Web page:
• Type 1 diabetic patients with microalbuminuria have a median risk
ratio of 21 for developing diabetic nephropathy,
• Type 2 diabetic patients with microalbuminuria have medican risk
ratio for developing diabetic nephropathy ranges from 4.4 to 21
(median = 8.5) in type 2 diabetic patients with microalbuminuria.
• It has been suggested that 58% of microalbuminuric patients revert to
normoalbuminuria with good glycemic control.
• In type 1 diabetics, the onset of microalbuminuria typically coincides
with the development of hypertension.
• The presence of hypertension during this phase is more variable
among type 2 diabetics.
• Microalbuminuria is a strong predictor of total and cardiovascular
mortality and cardiovascular morbidity in diabetic patients.
• Similarly, microalbuminuria predicts coronary and peripheral vascular
disease, death from cardiovascular disease and stroke in the general
• Diabetic nephropathy is a clinical syndrome characterized by
• Persistent albuminuria (>300 mg/24 hr, or 300 mg/g
• A decline in GFR.
• Raised arterial blood pressure.
• Enhanced cardiovascular morbidity and mortality.
• Albuminuria is the first sign, peripheral edema is often the first symptom of
• Fluid retention is frequently observed early in the course of this kidney
disease; that is, at a stage characterized by well preserved renal function
and only a modest reduction in serum albumin level
• Rate of decline in GFR is highly variable across individuals, ranging from 2
to 20 mL/min/yr, with a mean approximating 12 mL/min/yr and is similar in
both types of diabetes.
Factors contributing to progression of DN
• Systemic hypertension lead to hyperperfusion and increased capillary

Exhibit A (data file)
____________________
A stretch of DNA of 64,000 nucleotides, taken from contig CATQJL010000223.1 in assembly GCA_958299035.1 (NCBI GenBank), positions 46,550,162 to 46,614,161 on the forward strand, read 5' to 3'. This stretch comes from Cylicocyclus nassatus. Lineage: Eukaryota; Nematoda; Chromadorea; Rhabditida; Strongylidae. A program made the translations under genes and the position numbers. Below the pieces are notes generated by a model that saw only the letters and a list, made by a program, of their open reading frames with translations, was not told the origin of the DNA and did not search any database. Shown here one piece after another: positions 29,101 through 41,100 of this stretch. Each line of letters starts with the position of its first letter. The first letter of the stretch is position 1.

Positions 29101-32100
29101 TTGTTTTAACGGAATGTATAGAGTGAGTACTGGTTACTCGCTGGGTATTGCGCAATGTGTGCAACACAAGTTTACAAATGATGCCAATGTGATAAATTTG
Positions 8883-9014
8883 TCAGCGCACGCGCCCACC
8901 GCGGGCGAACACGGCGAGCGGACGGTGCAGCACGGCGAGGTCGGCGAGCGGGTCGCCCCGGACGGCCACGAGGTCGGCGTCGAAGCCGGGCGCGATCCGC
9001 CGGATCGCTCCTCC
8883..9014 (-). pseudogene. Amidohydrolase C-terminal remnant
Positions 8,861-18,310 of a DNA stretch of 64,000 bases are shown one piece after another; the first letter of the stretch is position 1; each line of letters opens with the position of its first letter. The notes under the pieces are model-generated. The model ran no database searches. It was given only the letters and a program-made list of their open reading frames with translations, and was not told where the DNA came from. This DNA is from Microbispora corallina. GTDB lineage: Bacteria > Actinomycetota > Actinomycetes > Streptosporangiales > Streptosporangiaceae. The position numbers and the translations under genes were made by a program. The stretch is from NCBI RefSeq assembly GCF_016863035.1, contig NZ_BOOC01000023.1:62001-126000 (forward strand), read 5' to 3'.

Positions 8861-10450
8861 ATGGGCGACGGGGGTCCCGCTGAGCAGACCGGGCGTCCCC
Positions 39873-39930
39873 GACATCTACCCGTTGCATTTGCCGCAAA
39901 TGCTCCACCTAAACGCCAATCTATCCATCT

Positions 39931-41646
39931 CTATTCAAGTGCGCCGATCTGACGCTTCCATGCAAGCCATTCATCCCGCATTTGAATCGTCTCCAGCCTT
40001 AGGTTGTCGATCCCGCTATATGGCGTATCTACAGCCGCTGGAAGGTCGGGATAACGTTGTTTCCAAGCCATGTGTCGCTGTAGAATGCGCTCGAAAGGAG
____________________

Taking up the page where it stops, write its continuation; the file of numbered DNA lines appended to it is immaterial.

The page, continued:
pressure – Glomerular hypertension.
• Impaired or abolished renal autoregulation of GFR and renal plasma
flow as demonstrated in type 1 and type 2 diabetic patients with
nephropathy increases vulnerability to hypertension or ischemic
injury of glomerular capillaries
• More than 90% of patients with type 1 diabetes and nephropathy
have diabetic retinopathy
• So the absence of retinopathy in type 1 patients with proteinuria
should prompt consideration of a diagnosis other than diabetic
• Only 60% of patients with type 2 diabetes with nephropathy have
• Macroangiopathies (e.g., stroke, carotid artery stenosis, coronary
heart disease, and peripheral vascular disease) are two to five times
more common in patients with diabetic nephropathy.
SCREENING AND DIAGNOSIS
• Screening for diabetic nephropathy must be initiated
• Type 2 at the time of diagnosis, since 7% of them
already have microalbuminuria at that time
• Type 1 diabetes, the first screening has been
recommended at 5 years after diagnosis
• Puberty, poor glycemic control and poor lipid control are independent
risk factors for micro albuminuria .
• Therefore, in type 1 diabetes, screening for micro albuminuria might
be performed 1 year after diabetes diagnosis in these patients or
patients with poor glycaemic control
• If micro albuminuria is absent, the screening must be repeated
annually for both type 1 and 2 diabetic patients
• Renal biopsy is the gold standard
• A renal biopsy may be deferred with the assumed diagnosis of
diabetic nephropathy in the context of :
• Macro albuminuria (>300 mg/24 hours) that has developed
• Microalbuminuria (30-300 mg/24 h) with retinopathy
• Microalbuminuria in patients with diabetes for more than 10
Its not Diabetic nephropathy if :
• Nephrotic range proteinuria at the time of diagnosis of diabetes,
• The presence other systemic disease processes including autoimmune
disease, hepatitis C, or human immunodeficiency virus warrant the
consideration of another potentially treatable condition that would
require a renal biopsy to diagnose.
Treatment goals include:
1. Glycemic control
2. Blood pressure control
3. RAAS inhibition:
• Monotherapy with either an ACE inhibitor or ARB is currently
recommended as first l